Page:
Newspaper article St Louis Post-Dispatch (MO)

Serena Williams Gets Milestone Win

Newspaper article St Louis Post-Dispatch (MO)

Serena Williams Gets Milestone Win

Article excerpt

LONDON * Serena Williams has won so many Grand Slam matches that she's lost count.

Then again, as she noted Sunday, it's her losses that get a lot more attention nowadays.

Looking much more ready for Week 2 at Wimbledon than she did in her previous outing, Williams joined Martina Navratilova as the only women with 300 victories at major tournaments in the Open era by overwhelming Annika Beck 6-3, 6-0 in 51 minutes to get to the fourth round.

"Every time I step out on the court, if I don't win, it's major national news," Williams said a day after her counterpart in the men's draw, No. 1 and defending champion Novak Djokovic, was ousted. "But if I do win, it's just like a small tag in the corner."

Pushed to three sets her last time out, Williams was about as dominant as can be against her 43rd-ranked German opponent. Nearly perfect, even.

Williams won the last 17 points she served. She won 24 of the last 28 points overall. She accumulated 25 winners to two for Beck.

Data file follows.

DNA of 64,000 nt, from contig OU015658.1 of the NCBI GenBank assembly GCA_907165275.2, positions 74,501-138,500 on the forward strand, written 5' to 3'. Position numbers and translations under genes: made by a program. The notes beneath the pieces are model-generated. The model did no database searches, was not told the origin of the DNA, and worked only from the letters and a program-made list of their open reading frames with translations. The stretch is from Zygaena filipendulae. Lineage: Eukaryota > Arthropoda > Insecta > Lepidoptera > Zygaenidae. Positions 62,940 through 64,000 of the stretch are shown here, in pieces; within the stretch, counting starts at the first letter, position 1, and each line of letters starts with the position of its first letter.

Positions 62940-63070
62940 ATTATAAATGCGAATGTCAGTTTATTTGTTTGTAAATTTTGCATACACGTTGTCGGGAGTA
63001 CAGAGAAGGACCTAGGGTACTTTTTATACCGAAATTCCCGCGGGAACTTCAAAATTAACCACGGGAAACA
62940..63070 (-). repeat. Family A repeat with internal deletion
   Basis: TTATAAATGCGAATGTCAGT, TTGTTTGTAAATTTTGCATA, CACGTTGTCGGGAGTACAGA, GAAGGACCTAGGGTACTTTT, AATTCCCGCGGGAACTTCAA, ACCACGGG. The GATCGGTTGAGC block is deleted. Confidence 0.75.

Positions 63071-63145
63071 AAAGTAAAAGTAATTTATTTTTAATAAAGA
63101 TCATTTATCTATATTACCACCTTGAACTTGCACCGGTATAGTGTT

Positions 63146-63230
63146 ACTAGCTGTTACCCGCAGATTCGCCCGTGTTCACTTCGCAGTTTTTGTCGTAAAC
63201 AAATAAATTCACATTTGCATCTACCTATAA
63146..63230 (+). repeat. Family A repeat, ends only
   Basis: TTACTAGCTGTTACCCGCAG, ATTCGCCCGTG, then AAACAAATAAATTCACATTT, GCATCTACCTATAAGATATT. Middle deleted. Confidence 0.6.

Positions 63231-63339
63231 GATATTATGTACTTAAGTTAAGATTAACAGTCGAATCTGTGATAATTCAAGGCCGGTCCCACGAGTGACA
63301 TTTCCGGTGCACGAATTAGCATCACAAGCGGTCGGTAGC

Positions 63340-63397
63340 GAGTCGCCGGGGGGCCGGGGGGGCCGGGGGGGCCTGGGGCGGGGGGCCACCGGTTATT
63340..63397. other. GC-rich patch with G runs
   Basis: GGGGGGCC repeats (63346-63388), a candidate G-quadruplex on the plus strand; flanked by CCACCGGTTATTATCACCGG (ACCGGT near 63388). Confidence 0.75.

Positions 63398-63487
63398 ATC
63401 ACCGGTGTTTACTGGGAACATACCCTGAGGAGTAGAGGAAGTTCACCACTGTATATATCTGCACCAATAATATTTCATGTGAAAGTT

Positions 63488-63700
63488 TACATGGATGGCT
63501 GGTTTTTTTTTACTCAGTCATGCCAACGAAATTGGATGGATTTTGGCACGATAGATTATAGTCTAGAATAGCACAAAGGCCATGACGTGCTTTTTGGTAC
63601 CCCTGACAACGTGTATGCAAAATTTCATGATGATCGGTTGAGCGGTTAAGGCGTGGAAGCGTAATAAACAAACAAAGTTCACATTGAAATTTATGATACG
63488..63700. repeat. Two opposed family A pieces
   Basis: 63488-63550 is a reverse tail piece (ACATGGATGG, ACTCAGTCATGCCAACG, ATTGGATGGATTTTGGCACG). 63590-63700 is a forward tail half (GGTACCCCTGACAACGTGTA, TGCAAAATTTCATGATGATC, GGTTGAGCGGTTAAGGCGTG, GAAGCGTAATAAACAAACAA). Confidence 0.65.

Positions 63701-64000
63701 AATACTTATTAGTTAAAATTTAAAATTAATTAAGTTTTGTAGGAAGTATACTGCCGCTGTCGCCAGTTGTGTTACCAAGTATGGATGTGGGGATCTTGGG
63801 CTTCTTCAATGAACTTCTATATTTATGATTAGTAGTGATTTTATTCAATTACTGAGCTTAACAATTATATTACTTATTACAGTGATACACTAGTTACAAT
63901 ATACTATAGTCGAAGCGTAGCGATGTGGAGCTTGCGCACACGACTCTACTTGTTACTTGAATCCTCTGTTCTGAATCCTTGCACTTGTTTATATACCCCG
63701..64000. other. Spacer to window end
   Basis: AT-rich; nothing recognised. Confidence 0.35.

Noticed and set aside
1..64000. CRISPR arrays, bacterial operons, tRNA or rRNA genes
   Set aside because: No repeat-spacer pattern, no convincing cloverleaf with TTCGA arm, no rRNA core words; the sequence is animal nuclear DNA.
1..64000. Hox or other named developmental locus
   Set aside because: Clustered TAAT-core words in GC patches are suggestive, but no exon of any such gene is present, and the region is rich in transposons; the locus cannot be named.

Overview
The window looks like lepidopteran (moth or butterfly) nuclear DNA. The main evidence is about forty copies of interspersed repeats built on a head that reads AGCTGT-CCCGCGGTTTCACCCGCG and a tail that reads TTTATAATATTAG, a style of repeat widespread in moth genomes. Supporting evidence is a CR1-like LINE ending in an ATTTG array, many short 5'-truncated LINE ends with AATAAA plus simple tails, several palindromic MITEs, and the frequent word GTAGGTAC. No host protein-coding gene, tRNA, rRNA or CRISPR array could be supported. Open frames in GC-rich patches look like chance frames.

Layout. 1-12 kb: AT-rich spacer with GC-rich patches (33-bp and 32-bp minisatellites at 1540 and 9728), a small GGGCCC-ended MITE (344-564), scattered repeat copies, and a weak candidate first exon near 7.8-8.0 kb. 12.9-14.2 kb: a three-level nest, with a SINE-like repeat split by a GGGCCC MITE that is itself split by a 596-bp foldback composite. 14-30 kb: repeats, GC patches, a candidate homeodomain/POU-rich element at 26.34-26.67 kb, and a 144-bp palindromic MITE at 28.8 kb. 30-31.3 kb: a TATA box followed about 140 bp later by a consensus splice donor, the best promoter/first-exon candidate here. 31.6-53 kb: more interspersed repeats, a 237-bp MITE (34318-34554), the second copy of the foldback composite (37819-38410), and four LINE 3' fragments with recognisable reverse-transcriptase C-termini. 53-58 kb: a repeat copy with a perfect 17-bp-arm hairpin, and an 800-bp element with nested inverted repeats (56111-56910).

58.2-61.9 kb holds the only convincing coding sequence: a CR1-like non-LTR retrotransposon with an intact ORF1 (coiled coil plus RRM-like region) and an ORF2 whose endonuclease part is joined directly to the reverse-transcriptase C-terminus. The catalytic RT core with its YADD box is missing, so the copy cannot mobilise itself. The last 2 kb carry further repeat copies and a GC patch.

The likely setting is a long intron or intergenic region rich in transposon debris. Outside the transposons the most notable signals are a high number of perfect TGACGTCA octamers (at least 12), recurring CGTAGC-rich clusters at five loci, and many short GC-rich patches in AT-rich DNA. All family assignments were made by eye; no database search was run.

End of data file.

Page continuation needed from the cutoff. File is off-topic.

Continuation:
Afterward, the six-time Wimbledon champion was asked whether she knew she had reached a milestone by getting her 300th Grand Slam match win, breaking a tie with Chris Evert for second place behind Navratilova's total of 306.

"No. Was it? Cool. Oh, nice," the 34-year-old American said with a laugh. "I had no idea. That's awesome, right? That's good, right?"

She's now 300-42, an .877 winning percentage, and will go for No. 301 right away: All 16 men's and women's fourth-round matches are scheduled for Monday, when Williams faces two-time major champion Svetlana Kuznetsova.

Yes, thanks to sun on Sunday, the tournament is all caught up after persistent rain left a backlog of matches. This was only the fourth time since The Championships, as they're called around these parts, began 139 years ago that matches were played on the middle Sunday.

On the other three occasions 1991, 1997, 2004 fans lined up overnight to buy tickets that normally are so difficult, and expensive, to come by, creating a loud festival of flag-waving, face- painted folks thrilled to be on-site for once. This time, seats could only be purchased online, and there was a far-less-vibrant vibe than in the past on what was known as "People's Sunday. …

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